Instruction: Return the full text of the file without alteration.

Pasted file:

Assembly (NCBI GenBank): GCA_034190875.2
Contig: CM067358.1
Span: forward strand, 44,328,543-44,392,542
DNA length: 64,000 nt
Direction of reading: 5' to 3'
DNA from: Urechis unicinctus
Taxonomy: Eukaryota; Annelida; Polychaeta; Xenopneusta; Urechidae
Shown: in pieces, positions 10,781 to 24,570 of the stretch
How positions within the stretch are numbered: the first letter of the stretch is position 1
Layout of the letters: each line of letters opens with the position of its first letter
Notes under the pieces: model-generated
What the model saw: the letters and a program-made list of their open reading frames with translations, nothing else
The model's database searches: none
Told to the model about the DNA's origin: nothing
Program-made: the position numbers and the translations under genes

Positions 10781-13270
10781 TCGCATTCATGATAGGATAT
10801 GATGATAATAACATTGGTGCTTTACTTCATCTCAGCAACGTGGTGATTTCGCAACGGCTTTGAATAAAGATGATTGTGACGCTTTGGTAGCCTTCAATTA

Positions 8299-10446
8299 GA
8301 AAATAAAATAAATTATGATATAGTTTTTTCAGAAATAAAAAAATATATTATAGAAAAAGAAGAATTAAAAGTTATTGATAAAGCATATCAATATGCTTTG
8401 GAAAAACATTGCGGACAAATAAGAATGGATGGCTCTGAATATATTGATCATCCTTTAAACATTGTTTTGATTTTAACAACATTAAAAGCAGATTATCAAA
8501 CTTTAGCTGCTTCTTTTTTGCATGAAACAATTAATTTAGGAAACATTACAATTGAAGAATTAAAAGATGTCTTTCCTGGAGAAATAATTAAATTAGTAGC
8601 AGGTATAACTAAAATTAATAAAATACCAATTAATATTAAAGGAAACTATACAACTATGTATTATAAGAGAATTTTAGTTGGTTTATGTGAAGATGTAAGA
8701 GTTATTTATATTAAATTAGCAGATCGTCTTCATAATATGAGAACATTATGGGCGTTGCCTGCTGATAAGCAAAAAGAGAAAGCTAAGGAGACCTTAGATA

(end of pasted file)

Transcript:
Assembly (NCBI GenBank): GCA_034190875.2
Contig: CM067358.1
Span: forward strand, 44,328,543-44,392,542
DNA length: 64,000 nt
Direction of reading: 5' to 3'
DNA from: Urechis unicinctus
Taxonomy: Eukaryota; Annelida; Polychaeta; Xenopneusta; Urechidae
Shown: in pieces, positions 10,781 to 24,570 of the stretch
How positions within the stretch are numbered: the first letter of the stretch is position 1
Layout of the letters: each line of letters opens with the position of its first letter
Notes under the pieces: model-generated
What the model saw: the letters and a program-made list of their open reading frames with translations, nothing else
The model's database searches: none
Told to the model about the DNA's origin: nothing
Program-made: the position numbers and the translations under genes

Positions 10781-13270
10781 TCGCATTCATGATAGGATAT
10801 GATGATAATAACATTGGTGCTTTACTTCATCTCAGCAACGTGGTGATTTCGCAACGGCTTTGAATAAAGATGATTGTGACGCTTTGGTAGCCTTCAATTA

Positions 8299-10446
8299 GA
8301 AAATAAAATAAATTATGATATAGTTTTTTCAGAAATAAAAAAATATATTATAGAAAAAGAAGAATTAAAAGTTATTGATAAAGCATATCAATATGCTTTG
8401 GAAAAACATTGCGGACAAATAAGAATGGATGGCTCTGAATATATTGATCATCCTTTAAACATTGTTTTGATTTTAACAACATTAAAAGCAGATTATCAAA
8501 CTTTAGCTGCTTCTTTTTTGCATGAAACAATTAATTTAGGAAACATTACAATTGAAGAATTAAAAGATGTCTTTCCTGGAGAAATAATTAAATTAGTAGC
8601 AGGTATAACTAAAATTAATAAAATACCAATTAATATTAAAGGAAACTATACAACTATGTATTATAAGAGAATTTTAGTTGGTTTATGTGAAGATGTAAGA
8701 GTTATTTATATTAAATTAGCAGATCGTCTTCATAATATGAGAACATTATGGGCGTTGCCTGCTGATAAGCAAAAAGAGAAAGCTAAGGAGACCTTAGATA